The Anti-Oligarchy Constitution: Reconstructing The Economic Foundations of American Democracy By Joseph Fishkin and William Forbath • Harvard University Press • 2022 • 640 pages • $39.95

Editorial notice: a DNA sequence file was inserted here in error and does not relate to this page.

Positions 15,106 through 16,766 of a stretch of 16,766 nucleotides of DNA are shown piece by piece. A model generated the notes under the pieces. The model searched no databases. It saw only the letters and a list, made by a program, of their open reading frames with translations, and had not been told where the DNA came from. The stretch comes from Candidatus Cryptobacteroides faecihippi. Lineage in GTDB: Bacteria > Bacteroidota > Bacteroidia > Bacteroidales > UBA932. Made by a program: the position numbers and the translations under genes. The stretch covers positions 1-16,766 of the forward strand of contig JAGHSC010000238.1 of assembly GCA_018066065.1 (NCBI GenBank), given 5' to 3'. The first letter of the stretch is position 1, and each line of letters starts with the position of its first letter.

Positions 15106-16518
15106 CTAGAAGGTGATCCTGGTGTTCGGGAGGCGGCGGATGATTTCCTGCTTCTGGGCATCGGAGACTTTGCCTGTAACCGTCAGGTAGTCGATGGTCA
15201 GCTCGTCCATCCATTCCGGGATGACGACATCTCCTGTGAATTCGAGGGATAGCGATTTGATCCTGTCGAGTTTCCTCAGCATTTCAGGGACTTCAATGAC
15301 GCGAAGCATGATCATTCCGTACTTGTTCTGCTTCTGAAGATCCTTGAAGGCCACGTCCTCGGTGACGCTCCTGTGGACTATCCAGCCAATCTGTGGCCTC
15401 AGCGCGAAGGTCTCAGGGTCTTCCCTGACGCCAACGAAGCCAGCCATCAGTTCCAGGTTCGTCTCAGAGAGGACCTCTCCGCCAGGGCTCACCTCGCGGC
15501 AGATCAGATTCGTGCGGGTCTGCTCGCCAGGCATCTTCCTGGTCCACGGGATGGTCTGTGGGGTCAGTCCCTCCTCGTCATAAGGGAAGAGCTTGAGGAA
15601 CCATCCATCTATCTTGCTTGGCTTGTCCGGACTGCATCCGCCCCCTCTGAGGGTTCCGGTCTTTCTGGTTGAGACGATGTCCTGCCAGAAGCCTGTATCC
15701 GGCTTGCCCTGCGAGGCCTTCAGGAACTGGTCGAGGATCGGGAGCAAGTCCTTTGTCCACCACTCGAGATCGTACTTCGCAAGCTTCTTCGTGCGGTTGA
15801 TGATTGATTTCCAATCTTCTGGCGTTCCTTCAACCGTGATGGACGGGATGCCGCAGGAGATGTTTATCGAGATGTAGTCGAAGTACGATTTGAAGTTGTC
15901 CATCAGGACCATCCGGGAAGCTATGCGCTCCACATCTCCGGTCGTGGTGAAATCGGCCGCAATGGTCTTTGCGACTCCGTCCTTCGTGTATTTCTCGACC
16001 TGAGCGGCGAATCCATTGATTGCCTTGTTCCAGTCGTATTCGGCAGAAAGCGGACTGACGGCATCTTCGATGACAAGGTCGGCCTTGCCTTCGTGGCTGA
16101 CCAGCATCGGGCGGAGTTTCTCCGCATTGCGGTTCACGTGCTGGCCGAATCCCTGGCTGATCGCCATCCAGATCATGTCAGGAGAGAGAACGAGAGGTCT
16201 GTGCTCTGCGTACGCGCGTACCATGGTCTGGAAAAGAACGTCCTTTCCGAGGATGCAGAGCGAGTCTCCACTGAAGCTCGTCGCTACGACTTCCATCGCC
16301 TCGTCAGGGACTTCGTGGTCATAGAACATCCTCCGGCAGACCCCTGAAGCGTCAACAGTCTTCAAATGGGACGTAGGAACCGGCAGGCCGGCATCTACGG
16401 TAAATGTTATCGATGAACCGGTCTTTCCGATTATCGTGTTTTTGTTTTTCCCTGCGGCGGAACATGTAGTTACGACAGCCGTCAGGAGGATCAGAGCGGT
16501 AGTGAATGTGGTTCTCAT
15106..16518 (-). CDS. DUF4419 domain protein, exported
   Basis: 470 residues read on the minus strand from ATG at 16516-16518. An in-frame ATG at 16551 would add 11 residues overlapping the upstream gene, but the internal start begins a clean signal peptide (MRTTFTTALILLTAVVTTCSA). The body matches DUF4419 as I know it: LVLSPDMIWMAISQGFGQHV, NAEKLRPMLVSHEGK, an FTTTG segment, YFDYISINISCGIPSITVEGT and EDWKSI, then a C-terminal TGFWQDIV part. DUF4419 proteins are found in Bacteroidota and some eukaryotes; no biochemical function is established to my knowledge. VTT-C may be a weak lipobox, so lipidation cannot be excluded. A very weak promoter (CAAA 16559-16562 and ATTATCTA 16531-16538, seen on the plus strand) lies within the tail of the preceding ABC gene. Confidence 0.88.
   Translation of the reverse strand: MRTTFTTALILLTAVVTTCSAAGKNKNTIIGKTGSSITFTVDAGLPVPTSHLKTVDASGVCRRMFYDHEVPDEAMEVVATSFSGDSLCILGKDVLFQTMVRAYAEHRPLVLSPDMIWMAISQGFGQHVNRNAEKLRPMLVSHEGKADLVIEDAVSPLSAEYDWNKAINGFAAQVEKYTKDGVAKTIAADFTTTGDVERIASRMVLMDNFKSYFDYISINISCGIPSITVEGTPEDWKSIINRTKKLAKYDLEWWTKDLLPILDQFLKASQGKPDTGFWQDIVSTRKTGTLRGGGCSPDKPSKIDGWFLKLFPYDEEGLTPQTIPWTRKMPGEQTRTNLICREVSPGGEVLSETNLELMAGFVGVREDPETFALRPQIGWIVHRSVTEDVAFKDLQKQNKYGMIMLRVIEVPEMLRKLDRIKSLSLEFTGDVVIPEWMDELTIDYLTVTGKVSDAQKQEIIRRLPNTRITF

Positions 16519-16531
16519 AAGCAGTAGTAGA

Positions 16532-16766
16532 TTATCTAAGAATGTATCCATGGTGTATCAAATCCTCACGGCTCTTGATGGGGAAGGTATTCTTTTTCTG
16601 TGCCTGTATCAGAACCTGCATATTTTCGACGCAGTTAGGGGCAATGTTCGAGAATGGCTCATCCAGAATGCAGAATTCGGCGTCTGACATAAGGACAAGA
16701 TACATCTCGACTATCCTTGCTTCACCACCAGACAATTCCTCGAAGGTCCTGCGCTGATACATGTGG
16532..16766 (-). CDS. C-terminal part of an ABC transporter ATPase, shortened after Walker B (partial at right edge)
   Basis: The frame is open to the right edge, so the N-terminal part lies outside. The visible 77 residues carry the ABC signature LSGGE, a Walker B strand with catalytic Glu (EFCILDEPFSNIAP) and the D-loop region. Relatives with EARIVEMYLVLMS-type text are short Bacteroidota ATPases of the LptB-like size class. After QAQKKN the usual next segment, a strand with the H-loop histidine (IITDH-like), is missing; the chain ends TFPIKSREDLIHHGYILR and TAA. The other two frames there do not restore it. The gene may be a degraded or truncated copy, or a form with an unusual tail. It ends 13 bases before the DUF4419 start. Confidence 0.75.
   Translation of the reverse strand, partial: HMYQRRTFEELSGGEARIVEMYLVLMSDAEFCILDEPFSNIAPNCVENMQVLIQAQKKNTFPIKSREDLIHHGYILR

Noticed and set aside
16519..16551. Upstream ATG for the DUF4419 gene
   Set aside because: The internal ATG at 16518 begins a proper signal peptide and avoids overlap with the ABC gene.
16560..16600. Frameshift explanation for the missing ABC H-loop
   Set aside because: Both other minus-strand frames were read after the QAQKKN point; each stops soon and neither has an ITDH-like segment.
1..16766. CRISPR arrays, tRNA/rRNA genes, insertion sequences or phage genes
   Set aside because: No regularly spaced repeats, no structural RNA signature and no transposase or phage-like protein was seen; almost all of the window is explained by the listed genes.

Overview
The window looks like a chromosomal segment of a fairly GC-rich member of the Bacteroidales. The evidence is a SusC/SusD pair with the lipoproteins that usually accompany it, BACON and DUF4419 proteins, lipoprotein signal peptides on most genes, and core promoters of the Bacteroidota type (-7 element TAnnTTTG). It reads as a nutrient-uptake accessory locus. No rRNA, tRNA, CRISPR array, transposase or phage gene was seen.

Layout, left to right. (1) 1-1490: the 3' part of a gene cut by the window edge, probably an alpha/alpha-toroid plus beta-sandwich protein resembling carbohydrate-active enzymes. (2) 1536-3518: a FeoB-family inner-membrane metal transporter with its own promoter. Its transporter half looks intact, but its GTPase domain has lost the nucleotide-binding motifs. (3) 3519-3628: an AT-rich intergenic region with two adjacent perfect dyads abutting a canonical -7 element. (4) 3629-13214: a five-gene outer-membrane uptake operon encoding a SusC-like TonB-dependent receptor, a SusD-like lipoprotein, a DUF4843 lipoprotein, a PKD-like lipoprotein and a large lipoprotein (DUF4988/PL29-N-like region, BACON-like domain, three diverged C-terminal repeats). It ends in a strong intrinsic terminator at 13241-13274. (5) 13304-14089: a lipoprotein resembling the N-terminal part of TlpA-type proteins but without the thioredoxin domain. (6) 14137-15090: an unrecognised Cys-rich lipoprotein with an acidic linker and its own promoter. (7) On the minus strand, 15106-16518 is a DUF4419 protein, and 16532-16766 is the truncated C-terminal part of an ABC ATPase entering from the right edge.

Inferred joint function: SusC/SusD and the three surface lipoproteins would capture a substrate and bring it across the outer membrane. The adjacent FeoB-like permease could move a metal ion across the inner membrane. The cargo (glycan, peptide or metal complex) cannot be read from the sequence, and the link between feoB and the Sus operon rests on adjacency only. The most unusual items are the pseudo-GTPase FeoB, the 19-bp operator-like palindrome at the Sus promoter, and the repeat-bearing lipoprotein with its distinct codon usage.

Allegiance and protection are reciprocal” was a longstanding axiom of common-law and American constitutionalism. That principle covered whether a person had duties as a subject or a citizen of a regime when that regime did not fulfill a basic state duty to protect that person, that person’s property, and that person’s family from foreign and domestic invasion. According to this broadly accepted understanding of governmental responsibilities, residents had no obligation to obey government decrees, such as a law requiring that they serve in the nation’s army, when the government lacked the capacity or will to protect them, their property, and their families. Republicans frequently made this connection between allegiance and protection when implementing the post-Civil War Amendments granting rights to former enslaved persons. Former slaves had obligations to their state and to the United States, proponents of racial equality maintained during the debates over the Civil Rights Act of 1871, only when their state and the United States protected them from the Ku Klux Klan and related violence. Citizenship entailed a positive right to protective services from the government.